Redesigning Your Lifestyle According To ‘The 4-hour Work Week’


The first time I saw the title of this bestselling book, “The 4-hour Work Week,” I automatically dismissed it as a useless, get-rich quick book. In fact, I thought it was one of the worst because it promised riches for doing virtually nothing! I only took a second look at it when my wife wanted to buy the book because a prominent speaker in a technical seminar sponsored by one of our business partners endorsed the book.
I did a little research on Tim Ferris, the author. He is a successful entrepreneur, especially in Internet businesses, so much so that he was a guest lecturer in Princeton University, where he talked on the topic of high-tech entrepreneurship. He may not be on the level of Bill Gates or Steve Jobs, but Princeton University thought that he knew enough to lecture on his particular industry. It does seem he knows his field well.
Upon reading the book, my doubts were confirmed. A lot of the advice is simply unrealistic for most people. As an example, if you take a 15-month vacation to fulfill your dreams as the author did, it is almost certain that you will either get fired if you are employed, or you will go bankrupt if you own a business! However, incredibly, I found a few bold ideas that can radically change your life.

Redesigning Your Lifestyle

Essentially, the topics discussed in the book revolved around lifestyle design which is the restructuring of your work and personal life so that you can live the life you want before you get too old to enjoy life to the fullest. Around this compelling theme, the author built the topics of the book.
It has always been the belief of many people that you must work for eight hours every weekday, at least, for several decades; and then when you reach old age, retire and get to enjoy life. The problem with this is that it takes too long, and even then your savings may not be enough. Tim Ferris rebels against this traditional practice and advocates a more timely distribution of gratification instead of delaying it too much.
The author states that you can start taking mini vacations of several months in between the periods where you need to work. This way you do not postpone the pleasures until near the end of your life. I think this is too extreme and for the great majority of people, a much lesser vacation time will do.
To have the time and the means to be able to do what you want, a large part of the book talks about various strategies to achieve this. Some of these are time management techniques and principles that are decades old. For instance, the Pareto principle the author mentions is so well-known already that it is a waste of paper to repeat it. However, he also suggests a less commonly known technique to save time—practice selective ignorance by limiting the flow of information. With the constant barrage of data we are exposed to, especially with the rise of smart phones, it may be something to consider.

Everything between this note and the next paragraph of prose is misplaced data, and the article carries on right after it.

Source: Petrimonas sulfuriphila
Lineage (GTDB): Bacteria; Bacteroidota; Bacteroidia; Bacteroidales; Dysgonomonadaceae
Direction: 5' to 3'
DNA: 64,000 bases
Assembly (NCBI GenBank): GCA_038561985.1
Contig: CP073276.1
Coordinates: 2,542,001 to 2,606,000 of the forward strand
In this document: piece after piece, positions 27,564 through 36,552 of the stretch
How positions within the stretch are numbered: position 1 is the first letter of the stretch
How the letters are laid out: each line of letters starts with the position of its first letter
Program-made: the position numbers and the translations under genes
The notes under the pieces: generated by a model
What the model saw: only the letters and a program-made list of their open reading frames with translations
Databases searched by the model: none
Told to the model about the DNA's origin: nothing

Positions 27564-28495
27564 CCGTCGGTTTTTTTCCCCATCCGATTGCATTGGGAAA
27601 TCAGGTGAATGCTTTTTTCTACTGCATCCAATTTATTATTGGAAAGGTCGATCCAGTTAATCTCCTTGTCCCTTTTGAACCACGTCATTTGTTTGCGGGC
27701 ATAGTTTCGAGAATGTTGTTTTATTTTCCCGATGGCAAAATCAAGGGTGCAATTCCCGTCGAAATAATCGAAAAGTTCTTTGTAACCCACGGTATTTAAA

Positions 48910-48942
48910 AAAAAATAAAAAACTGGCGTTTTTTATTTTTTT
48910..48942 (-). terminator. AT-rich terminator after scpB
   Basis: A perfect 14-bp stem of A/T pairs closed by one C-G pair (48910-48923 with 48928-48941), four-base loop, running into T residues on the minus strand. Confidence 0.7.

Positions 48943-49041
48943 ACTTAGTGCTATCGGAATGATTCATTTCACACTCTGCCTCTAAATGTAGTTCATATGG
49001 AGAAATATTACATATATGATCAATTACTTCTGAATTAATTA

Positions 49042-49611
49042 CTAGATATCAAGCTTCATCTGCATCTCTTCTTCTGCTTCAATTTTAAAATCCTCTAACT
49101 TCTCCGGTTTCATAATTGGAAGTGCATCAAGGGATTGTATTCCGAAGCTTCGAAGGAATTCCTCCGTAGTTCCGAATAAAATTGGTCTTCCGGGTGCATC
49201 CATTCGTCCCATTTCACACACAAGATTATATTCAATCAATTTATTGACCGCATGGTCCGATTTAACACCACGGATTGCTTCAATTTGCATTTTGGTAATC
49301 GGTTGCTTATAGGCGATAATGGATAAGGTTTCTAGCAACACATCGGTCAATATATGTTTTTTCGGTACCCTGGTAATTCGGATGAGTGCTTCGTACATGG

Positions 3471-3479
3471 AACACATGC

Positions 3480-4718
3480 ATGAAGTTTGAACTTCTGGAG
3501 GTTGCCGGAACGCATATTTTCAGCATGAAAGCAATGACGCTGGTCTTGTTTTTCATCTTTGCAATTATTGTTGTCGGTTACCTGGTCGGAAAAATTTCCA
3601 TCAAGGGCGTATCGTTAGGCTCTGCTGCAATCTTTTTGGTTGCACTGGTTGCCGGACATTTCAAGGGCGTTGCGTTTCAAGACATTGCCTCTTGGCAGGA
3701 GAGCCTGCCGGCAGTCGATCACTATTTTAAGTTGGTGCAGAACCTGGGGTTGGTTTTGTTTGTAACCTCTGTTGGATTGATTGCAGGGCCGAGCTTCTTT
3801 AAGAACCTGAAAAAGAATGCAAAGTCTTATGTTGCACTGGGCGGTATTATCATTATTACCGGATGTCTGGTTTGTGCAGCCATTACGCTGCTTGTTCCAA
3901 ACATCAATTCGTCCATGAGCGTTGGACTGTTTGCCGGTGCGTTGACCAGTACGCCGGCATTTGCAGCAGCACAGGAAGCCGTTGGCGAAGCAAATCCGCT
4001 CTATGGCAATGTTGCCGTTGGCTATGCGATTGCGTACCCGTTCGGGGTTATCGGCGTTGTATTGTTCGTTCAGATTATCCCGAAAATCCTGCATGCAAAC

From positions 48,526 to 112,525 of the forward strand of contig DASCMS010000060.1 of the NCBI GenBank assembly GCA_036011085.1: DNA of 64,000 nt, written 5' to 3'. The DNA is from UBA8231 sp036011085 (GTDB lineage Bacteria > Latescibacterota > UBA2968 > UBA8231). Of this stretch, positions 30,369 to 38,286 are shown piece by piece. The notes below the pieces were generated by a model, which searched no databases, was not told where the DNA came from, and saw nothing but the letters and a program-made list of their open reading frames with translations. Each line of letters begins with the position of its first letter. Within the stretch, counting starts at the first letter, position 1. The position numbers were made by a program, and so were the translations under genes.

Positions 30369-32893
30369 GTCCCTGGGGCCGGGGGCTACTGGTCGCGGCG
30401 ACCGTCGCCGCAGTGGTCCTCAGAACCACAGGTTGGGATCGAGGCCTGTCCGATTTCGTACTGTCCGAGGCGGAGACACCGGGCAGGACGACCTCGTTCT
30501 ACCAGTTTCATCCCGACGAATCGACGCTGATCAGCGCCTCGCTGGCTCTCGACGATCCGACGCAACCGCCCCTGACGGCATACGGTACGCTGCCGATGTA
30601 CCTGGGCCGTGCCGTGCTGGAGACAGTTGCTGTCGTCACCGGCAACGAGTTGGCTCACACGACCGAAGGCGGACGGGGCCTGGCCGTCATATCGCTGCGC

Not For Everybody

The author’s idea of using geographical wage differences by tapping cheap labor from India by means of the Internet is very controversial for developed countries because it tends to compete with their local work force, but a further problem with applying this here is that we too are a low wage country. Therefore, it is harder for us to profit from the wage difference.
For those interested in going into Internet businesses, the book is a gold mine; Tim not only discusses much of his strategies, he also mentions the particular websites he used. Still, you must not be too much of a copycat because he cites one Internet resource that is no longer that productive as too many people have been using it since he endorsed it.
For those who will look beyond the hype of the book, there are ideas you can use to make your life richer. However, lifestyle redesign is not for everybody. There are those already happy in their current job or business and have the spare time to pursue other interests to their satisfaction. Be careful to pick only the ideas that are applicable to your situation. And, to make my position clear, I believe that besides the right strategies, you do need to work hard for far more than just four hours a week to attain success.
*Originally published by the Manila Bulletin. Written by Ruben Anlacan, Jr. (President, BusinessCoach, Inc.) All rights reserved. May not be reproduced or copied without express written permission of the copyright holders.